Should I use guard clauses in private functions?

I’m working on a basic credit card validator as a practice project for learning Elixir. After finishing a large chunk of my Validator module, I thought that I should go back through and make sure I guard clause some of the private functions I had written to ensure that they get used properly, which I had been doing for other private functions previously.

Thinking about it more now, however, I’m not sure whether this is actually necessary with private functions. If they can’t be called outside of the module, then I’m the one that’s controlling their use inside of the module — I know that they’re always being sent the right data in the right format.

I’m not sure which method is considered idiomatic Elixir. Should I add guard clauses to private functions anyways? Or are they unnecessary?

Guard clauses are typically used as an extension to pattern matching to separate distinct parts of logic over multiple function clauses belonging to the same function.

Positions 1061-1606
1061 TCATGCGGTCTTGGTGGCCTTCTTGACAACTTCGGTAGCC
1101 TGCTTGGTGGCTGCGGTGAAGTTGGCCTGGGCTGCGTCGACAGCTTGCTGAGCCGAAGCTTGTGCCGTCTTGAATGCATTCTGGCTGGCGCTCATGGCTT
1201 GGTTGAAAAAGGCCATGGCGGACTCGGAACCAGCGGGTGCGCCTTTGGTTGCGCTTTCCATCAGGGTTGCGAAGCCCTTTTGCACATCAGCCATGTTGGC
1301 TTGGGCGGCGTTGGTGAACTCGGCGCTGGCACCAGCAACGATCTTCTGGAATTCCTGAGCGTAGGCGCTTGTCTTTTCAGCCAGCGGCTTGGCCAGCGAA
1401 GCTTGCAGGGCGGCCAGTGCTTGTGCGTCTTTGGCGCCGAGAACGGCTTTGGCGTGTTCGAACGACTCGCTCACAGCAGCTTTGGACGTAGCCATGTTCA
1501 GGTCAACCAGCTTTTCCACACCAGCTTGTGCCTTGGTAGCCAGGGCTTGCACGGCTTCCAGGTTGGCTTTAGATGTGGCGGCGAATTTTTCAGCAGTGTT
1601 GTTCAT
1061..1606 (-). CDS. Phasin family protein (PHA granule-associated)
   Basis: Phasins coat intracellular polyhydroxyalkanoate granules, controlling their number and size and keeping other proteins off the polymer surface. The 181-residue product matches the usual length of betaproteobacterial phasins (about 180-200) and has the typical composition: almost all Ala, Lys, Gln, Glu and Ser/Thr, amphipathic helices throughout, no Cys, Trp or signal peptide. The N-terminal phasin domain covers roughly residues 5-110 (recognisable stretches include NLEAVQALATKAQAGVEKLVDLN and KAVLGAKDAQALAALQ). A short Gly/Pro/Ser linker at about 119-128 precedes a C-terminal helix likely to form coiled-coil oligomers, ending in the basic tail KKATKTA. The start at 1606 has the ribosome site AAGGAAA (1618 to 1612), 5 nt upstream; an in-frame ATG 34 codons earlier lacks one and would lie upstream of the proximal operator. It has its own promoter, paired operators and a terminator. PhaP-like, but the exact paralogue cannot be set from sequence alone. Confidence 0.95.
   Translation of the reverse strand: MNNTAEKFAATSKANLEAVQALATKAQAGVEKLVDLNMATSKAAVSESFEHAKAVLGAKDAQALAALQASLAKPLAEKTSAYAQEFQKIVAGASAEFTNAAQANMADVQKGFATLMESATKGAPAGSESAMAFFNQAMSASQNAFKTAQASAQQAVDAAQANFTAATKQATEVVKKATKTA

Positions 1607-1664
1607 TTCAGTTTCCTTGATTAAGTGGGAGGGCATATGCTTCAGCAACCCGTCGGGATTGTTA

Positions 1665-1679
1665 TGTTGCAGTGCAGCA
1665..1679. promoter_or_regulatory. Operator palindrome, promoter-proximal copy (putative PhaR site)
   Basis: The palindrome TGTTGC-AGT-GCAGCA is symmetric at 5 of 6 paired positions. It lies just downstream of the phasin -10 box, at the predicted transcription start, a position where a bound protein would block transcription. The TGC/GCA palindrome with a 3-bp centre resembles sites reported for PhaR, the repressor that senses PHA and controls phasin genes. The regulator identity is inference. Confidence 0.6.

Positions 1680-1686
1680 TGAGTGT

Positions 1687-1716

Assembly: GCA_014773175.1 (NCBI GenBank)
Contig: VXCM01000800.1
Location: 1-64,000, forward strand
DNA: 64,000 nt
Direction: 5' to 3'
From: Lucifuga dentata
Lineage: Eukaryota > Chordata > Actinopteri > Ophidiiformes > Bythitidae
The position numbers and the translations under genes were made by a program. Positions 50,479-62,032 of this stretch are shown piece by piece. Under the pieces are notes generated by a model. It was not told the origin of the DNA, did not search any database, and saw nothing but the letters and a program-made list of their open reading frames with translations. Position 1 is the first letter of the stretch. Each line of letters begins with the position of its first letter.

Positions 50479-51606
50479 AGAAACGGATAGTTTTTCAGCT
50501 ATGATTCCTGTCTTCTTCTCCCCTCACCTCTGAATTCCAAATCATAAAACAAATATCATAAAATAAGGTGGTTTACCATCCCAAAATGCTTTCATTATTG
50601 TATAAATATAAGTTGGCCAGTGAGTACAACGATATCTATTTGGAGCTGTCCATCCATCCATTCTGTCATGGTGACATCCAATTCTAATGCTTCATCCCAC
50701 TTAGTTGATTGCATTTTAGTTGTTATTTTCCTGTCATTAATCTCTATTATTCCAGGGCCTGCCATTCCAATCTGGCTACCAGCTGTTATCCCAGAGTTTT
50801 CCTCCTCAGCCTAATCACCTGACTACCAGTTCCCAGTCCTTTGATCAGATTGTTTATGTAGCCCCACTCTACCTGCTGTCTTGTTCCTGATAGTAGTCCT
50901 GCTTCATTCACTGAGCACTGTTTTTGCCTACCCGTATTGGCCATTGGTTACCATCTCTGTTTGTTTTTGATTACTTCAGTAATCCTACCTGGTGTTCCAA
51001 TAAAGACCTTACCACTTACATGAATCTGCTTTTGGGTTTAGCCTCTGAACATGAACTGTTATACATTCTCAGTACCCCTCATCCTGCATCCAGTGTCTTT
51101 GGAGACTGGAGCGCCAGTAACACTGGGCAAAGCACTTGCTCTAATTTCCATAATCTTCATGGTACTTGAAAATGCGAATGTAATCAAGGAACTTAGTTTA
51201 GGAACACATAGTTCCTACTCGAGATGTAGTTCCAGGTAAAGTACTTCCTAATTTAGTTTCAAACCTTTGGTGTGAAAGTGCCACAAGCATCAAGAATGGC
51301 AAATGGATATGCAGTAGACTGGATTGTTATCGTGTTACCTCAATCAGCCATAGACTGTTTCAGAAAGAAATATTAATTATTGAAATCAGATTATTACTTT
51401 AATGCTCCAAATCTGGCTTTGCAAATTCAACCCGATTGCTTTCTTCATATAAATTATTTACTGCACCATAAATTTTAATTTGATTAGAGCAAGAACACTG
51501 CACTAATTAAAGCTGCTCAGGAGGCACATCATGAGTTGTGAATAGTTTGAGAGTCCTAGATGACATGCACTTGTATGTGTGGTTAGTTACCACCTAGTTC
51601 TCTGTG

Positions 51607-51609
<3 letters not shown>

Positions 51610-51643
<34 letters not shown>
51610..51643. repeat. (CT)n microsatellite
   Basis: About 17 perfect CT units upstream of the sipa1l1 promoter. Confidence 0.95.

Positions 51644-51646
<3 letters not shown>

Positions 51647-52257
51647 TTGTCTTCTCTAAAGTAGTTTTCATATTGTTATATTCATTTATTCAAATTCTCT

So whether or not a function is private really doesn’t come into it.

Your question suggests that you are using pattern matching/guards as some type of runtime type checking mechanism - but that’s not really what they are there for even if they can be used in that capacity.

I see. So if a private function doesn’t have multiple clauses that I need to distinguish, adding guard clauses may not be necessary — is that correct?

Generally speaking, yes.

Just keep in mind that if that function just wraps a case expression you could just turn it into a multi clause function.

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Sounds good. Thanks for the advice!

I sprinkle guards and pattern matched arguments about when I feel like I need protection against fat-fingering something but a @spec would be too noisy. If it’s public API surface, I’ll often do both.

If your benchmarks and profiles are showing these functions taking a lot of time, guards can also help the compiler, but wait until the benchmark tells you to, eh?


I use both pattern matching and guards as much as I can.

Erlang/Elixir do not have static type checking so you should try and catch problems at the compiler level as much as you can.